work by aid agencies and their close relationship with journalists. Simon Cottle and David Nolan claim that, ‘These developments imperil the very ethics and project of global humanitarianism that aid agencies historically have done so much to promote’. 10 Glenda Cooper also questions the editorial integrity of journalists working with aid agencies: ‘While journalists – if sometimes imperfectly – work on the principle of

in Global humanitarianism and media culture
An Interview with Celso Amorim, Former Brazilian Foreign Minister

Brazilian diplomat. As we began discussing international affairs and strategy, Amorim’s speech assumed a calm, professorial cadence. ‘Global disorder’ undermines international cooperation, he suggested soberly. And there is a need to rescue human rights discourse, despite the hypocrisy and selectivity of its liberal proponents. Amorim leant forward when I brought up Brazil’s recent withdrawal from the world stage. As foreign minister throughout the two presidential terms of Luiz Inácio Lula da Silva, from 2003 to 2011, he guided Brazil to a position of

Journal of Humanitarian Affairs

engagement tool in SfD work across the global South (Armstrong, 2004 ; Spaaij, 2012 ). Zambian SfD practitioners interviewed by Njelesani et al . ( 2014 : 798) described this sport as being associated with and ‘generat[ing] a sense of belonging, collectivity, and identity in Zambian culture’. Although these interviewees recognized the colonial history to which Hartmann and Kwauk ( 2011 ) refer, it was this contemporary, localized cultural perspective that had been

in Localizing global sport for development
The United States Peace Corps in the early 1960s

of its glamour rub off on them . The Beautiful Americans The previous section established the extent of the Peace Corps’ publicity, but what messages did it convey? Despite its global vision, Peace Corps publicity was overwhelmingly focused on America. In publicity, the Peace Corps was framed as an expression of American goodwill, and Peace Corps volunteers as the

in Global humanitarianism and media culture
Open Access (free)
The management of migration between care and control

. 2 S. Castles and M. J. Miller , The Age of Migration: International Population Movements in the Modern World ( Basingstoke : Palgrave Macmillan , 2009 ); K. Moore , B. Gross and T. R. Threadgold (eds), Migrations and the Media: Global Crises and the Media ( New York : Peter Lang , 2012 ). 3

in Global humanitarianism and media culture
Offline and online games, branding and humanitarianism at the Roskilde Festival

. Roskilde Festival is the largest North European culture and music festival and is held each summer in the outskirts of the city of Roskilde, which is ca. 30km from the capital city of Denmark, Copenhagen. The festival prides itself on its non-profit status and its commitment to sustainability and global solidarity. In this chapter we focus on Hummel, one of the festival’s many corporate sponsors and a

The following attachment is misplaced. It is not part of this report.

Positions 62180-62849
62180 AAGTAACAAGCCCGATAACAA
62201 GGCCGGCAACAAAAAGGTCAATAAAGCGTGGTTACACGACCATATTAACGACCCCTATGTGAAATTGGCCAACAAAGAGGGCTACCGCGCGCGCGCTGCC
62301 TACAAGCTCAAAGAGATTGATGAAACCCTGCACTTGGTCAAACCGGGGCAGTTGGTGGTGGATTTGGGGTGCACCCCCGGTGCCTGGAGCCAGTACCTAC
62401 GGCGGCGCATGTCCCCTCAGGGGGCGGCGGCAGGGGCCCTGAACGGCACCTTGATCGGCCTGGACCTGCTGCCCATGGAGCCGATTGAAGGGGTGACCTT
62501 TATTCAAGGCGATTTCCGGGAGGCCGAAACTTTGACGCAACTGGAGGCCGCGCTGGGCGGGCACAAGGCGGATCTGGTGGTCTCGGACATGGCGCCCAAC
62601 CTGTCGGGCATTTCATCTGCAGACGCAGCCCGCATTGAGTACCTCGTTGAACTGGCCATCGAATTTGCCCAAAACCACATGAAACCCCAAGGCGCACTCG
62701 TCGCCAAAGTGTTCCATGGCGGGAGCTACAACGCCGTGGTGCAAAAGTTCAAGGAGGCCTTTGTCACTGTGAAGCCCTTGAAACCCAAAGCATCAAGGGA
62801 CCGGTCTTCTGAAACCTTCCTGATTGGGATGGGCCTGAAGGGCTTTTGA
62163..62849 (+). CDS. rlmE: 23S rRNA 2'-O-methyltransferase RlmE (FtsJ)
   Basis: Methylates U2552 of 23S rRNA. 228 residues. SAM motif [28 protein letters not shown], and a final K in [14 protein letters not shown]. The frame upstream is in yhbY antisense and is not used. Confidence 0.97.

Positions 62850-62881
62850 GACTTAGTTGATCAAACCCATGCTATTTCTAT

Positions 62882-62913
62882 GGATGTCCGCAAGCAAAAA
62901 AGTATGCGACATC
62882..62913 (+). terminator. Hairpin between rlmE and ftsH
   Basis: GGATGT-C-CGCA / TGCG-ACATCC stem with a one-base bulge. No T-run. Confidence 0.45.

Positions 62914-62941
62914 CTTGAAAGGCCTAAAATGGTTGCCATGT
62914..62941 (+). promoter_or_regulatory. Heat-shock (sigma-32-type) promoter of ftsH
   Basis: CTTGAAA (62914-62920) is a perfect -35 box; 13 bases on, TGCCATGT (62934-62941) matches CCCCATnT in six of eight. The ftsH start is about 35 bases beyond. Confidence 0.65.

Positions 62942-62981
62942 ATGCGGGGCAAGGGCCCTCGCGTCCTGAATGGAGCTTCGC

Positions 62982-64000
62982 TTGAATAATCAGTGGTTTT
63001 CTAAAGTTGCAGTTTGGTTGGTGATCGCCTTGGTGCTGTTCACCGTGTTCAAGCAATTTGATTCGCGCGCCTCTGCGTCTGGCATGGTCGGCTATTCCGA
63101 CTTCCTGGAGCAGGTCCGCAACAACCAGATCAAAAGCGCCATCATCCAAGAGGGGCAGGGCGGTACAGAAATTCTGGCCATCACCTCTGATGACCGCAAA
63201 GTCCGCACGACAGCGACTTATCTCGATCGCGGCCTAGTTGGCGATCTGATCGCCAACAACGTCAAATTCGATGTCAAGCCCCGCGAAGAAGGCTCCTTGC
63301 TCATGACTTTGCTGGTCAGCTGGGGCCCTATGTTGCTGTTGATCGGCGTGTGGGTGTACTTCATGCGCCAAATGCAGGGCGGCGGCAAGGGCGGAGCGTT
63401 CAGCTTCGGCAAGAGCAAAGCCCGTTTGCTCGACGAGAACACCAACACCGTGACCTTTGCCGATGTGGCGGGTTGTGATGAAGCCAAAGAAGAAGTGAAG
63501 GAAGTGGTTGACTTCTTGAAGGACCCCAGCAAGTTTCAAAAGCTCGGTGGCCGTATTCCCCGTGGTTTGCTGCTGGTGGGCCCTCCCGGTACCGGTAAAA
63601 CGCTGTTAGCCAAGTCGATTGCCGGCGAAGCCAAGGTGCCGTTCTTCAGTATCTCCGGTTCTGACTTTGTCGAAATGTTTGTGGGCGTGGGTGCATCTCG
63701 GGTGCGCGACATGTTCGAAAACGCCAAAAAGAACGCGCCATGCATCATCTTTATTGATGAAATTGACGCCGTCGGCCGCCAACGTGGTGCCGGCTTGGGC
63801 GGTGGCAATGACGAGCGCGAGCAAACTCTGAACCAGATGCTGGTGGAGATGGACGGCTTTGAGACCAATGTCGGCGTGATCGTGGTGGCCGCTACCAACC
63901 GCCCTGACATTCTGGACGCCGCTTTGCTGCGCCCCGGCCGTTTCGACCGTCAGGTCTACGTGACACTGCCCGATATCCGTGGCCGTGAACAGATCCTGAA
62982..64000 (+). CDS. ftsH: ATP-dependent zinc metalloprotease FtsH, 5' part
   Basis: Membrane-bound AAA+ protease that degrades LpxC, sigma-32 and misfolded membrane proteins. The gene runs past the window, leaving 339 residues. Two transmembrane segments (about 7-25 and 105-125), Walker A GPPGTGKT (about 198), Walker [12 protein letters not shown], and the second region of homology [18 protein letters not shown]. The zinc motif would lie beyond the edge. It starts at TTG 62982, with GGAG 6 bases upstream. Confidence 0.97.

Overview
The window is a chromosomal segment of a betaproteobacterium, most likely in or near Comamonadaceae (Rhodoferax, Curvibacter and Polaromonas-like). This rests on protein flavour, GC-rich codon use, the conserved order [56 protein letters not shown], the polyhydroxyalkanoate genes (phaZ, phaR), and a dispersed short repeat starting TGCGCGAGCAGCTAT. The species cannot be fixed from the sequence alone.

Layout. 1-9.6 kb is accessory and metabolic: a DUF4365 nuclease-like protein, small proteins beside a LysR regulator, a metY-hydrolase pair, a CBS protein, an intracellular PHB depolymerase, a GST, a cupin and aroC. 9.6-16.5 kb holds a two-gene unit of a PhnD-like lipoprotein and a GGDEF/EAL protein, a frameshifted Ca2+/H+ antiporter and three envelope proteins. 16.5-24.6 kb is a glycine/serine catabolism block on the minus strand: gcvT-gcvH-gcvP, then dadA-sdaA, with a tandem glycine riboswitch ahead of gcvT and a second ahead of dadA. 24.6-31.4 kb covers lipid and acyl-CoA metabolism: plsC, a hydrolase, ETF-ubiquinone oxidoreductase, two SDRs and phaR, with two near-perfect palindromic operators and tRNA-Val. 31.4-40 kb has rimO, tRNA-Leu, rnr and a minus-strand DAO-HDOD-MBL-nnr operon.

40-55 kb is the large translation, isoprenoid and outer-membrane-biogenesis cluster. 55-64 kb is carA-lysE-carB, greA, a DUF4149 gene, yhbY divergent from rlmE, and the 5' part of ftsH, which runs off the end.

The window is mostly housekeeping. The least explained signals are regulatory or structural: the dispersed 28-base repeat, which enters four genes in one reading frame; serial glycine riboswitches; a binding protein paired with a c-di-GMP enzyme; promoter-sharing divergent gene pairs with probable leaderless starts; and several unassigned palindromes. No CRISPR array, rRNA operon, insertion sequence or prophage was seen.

in Global humanitarianism and media culture
Juvenile actors and humanitarian sentiment in the 1940s

new era of global humanitarianism. Raymond Williams described ‘structures of feeling’ as ‘affective elements of consciousness and relationships: not feeling against thought, but thought as felt and feeling as thought: practical consciousness of a present kind, in a living and interrelating community’. 4 A humanitarian ‘structure of feeling’ crystallises around an affective beholding of a group of displaced and dispossessed

in Global humanitarianism and media culture
The Marshall Plan films about Greece

A growing number of studies have argued for a historical and historicised understanding of global humanitarianism and humanitarian intervention. 1 However, the history of the interdependence of humanitarianism with media campaigns and the wider visual culture of each period remains an underexplored field, as the few studies in this area highlight. 2 The Marshall Plan films stand for a landmark

in Global humanitarianism and media culture
Open Access (free)
Their lives and social contexts

knowledge and perspectives is central to the overall methodological approach within the book. From the outset of our research in Zambia we have been conscious that Northern researchers in SfD are too often required to conduct their enquiries with only limited understandings of local and country-specific social and cultural contexts; although they may be well equipped with expert knowledge of development challenges from a global perspective, they may have

in Localizing global sport for development
Cinema, news media and perception management of the Gaza conflicts

is simply ‘responding’. A huge part of Israel’s perception management during the 2014 conflict was to conflate Hamas with the global threat of radical Islam, whilst presenting Israel as part of the democratic world from which Hamas is excluded, although Hamas itself was democratically elected. As John Berger remarks in another context, a sure-fire way to discredit and eradicate your opposition is ‘by calling

in Global humanitarianism and media culture